How to get an entry level role in mining

BY: Tracey Mesken28/10/2019

​Entry-level mining roles do come by rarely and usually receive 1000’s of applications, so it can be very difficult to secure a role. Find out how to get started with WorkPac and apply for entry-level roles.​Getting StartedBefore applying for any positions, register with WorkPac, then complete the following steps:Fill out your personal details (this includes Name, DOB, contact details and your address)Provide an up to date resumeLet us know your work preferences so we can best match you with roles – this involves letting us know your current/last role and industry, your preferred industry, and your preferred Business Centre so we can assign you your recruitment coordinatorFill out the Lastly, enter in your relevant work history and provide us with at least two refereesOnce you’ve registered call your nearest business centre on 1300 967 572 so you can discuss what you’re seeking with one of our recruitment coordinators. You can also find your nearest business centre on Skills, experience, ticketsIf you’re looking for entry-level/trainee mining roles, we do not recommend completing training courses as most clients will want to train you themselves.To work on a mine site, you will need:Standard 11Be able to pass a drug and alcohol testDrivers Licence: Requirements for this can differ from site to site (manual/automatic/provisional). They must always be valid and current, always check.National Police Clearance (for some sites)Proof of Right to Work: This can be a driver’s licence, birth certificate and/or passport etc.Coal Board Medical (cost is covered by WorkPac, this is for coal mine sites only)Beneficial Tickets/LicencesThere are other tickets and licences that may give you an edge when applying for entry-level roles:Blue/White Construction CardOH&S Tickets for Civil equipment i.e. Bobcat, Excavator, Roller etc.Trades Papers/LicencesSkills List/CompetenciesWorking at HeightsConfined SpacesLow Voltage/CPRRII Dump Truck TicketWhat you need to bring to an interviewIf you do get an interview for an entry-level role, you must have:Completed the online registration processUploaded your resume with two referencesUploaded your Right to Work documentsDrivers LicenceStandard 11 (if relevant and if you have it)Current Coal Board Medical (if you have it)Black Coal Competency or Site Authority paperwork (if you have it)Where are the jobs? The following WorkPac Business Centres recruit for roles in mining. For info on upcoming mining projects across Australia, head here.Coal mining:BiloelaBlackwaterBowenEmeraldGunnedahHunter ValleyMackayMoranbahMuswellbrookIron ore mining:KarrathaNewmanPerthPort HedlandTom PriceOther mining:CairnsKalgoorlie Mt IsaDarwinRoxby Downs Q&AHow long will it take to get a job in the mines?Entry-level mining roles do come by rarely and usually receive 1000’s of applications, so it can be very difficult to secure a role. Therefore, persistence is the key to getting in, and it’s very important to build and maintain a relationship with your Recruitment Coordinator so that you stand out when roles do become available.It’s also important to note that FIFO roles are generally only offered to experienced operators. So, those able to live locally to a mine site or close enough to commit to DIDO (drive in drive out) / BIBO (bus in bus out) roles will have more opportunities.Is there anything else that will give me an advantage?Those who live in towns near mines and those willing to relocate for mining work will have a greater opportunity of getting into the industry.We also recommend networking as best you can with those within the industry. Sometimes having a valuable contact on-site can secure you your first mining opportunity.What is it like to work on a mine site?This will vary a lot depending on the role and the location. Some roles will require you to live in a regional or mining community near a site. While DIDO roles will require you to live within a reasonable driving distance of the site, often buses are provided from camp to get you to the mine site.Shift rosters will vary between sites but will generally operate on an “even-time” cycle (i.e. 4 days on/4 days off or 7 days on/7 days off), though some sites do have roster cycles that will require you to be away for extended periods of 2-3 weeks before returning home on a break. Again, this will all depend on the role and the site.What’s the difference between a green/entry-level operator and a traineeship?Both are terms used for new to industry roles, in which no prior mining experience is required, and since there isn’t assumed knowledge or experience you will be receiving training and mentorship on site. However, the biggest difference between the two is that a traineeship is a formal training program, running over a set period with a clear end goal of earning a nationally accredited qualification.Where can I get more information?If you were seeking more information, we’d recommend checking out the following webpages:WorkPac Mining JobsWorkPac's Guide to Coal Mining for Operators​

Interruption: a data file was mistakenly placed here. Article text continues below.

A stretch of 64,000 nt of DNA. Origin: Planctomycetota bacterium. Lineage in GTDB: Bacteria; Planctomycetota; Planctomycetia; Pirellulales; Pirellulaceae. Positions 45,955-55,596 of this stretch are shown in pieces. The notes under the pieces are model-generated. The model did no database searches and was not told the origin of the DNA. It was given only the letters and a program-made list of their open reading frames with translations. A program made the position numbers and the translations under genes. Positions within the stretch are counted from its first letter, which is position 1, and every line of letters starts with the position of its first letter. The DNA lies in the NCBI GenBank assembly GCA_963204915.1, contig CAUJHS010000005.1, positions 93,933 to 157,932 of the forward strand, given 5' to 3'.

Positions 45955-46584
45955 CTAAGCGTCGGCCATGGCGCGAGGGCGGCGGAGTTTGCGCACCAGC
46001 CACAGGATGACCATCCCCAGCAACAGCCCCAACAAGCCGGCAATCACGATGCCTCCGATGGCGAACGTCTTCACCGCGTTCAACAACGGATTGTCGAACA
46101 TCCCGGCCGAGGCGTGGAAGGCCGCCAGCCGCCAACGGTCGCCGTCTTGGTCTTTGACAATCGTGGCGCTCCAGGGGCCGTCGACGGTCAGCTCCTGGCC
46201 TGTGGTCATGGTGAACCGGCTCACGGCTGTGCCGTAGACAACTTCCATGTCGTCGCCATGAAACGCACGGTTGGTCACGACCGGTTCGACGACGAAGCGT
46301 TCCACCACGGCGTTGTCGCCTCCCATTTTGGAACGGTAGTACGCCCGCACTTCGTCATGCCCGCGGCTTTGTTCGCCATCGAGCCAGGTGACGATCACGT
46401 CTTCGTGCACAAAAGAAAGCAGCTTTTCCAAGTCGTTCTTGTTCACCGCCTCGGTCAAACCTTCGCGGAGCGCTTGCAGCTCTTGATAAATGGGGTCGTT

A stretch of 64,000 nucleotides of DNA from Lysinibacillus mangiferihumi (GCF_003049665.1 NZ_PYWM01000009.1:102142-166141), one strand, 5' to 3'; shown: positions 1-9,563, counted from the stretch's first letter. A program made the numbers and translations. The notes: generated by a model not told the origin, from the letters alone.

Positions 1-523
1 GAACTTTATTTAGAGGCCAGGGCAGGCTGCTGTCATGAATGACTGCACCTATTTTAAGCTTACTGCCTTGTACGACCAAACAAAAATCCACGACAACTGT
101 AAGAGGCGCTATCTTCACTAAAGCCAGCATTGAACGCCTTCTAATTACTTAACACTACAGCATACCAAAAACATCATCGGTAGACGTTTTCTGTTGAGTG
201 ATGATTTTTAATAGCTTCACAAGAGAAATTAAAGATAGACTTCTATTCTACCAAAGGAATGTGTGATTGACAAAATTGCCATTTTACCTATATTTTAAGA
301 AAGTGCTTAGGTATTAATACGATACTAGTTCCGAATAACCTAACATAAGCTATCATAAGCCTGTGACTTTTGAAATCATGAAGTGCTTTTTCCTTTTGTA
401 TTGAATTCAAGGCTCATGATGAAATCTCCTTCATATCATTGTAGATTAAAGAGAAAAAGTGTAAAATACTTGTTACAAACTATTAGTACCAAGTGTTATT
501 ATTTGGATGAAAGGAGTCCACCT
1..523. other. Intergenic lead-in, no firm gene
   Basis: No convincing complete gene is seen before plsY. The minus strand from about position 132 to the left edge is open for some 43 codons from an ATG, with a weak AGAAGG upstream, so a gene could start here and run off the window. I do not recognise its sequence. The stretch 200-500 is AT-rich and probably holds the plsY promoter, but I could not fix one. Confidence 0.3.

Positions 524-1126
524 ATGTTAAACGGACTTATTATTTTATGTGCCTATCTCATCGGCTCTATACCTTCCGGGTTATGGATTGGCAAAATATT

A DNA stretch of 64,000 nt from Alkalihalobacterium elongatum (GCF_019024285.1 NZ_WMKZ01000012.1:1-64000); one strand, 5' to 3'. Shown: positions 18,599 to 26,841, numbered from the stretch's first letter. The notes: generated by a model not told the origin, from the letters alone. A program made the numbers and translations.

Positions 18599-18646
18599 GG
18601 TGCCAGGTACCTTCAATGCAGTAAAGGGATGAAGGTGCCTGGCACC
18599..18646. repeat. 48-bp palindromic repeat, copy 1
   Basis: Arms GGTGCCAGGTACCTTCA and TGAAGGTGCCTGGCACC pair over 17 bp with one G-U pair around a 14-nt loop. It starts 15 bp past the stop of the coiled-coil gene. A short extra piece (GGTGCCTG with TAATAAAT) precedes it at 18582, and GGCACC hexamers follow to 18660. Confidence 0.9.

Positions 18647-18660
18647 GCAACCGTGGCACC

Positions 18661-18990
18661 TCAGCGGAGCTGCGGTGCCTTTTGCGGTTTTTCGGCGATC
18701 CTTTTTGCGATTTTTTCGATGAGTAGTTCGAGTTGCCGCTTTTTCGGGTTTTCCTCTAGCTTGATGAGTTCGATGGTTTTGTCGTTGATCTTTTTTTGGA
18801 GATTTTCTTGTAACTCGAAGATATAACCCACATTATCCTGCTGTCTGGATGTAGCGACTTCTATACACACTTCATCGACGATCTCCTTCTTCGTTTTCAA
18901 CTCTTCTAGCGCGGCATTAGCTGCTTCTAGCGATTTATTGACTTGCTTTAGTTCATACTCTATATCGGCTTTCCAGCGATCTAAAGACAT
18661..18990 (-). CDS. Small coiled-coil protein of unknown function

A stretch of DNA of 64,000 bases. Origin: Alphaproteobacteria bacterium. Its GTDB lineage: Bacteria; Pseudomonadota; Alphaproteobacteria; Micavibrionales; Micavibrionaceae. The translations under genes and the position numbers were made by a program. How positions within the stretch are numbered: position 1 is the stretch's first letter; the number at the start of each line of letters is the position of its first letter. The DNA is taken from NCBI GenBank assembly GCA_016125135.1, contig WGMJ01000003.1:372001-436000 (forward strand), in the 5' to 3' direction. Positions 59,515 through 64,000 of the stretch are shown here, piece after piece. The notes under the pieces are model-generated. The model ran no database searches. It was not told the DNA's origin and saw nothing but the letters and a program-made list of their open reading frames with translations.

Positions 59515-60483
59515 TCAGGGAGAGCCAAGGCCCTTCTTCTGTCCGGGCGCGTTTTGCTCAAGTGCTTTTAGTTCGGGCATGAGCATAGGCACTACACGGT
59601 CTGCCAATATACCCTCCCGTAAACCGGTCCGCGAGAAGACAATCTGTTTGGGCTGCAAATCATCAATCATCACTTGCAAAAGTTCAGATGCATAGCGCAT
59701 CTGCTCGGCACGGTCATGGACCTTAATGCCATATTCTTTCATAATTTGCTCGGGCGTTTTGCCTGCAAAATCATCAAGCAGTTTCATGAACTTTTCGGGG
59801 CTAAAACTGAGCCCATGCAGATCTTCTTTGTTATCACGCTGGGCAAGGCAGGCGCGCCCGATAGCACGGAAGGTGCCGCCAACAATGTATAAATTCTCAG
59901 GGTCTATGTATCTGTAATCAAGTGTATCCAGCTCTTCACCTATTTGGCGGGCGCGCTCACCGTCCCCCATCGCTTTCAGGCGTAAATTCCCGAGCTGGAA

BY: Tracey Mesken17/09/2019

​A new report released by the Australian Mining and Metals Association shows Australia’s mining industry will require 20,767 new on-site operational employees by 2024.The forecast occupational breakdown includes:• 8,660 mining plant operators;• 2,847 heavy diesel fitters;• 970 other trades, such as electrical, mechanical and maintenance trades;• 4,110 supervisors, management, administration and other white-collar roles; and• 4,180 engineers, technicians, geologists and related roles.View the full report here

How the right mindset and attitude can lead to a permanent role at Rio Tinto

BY: Tracey Mesken26/11/2018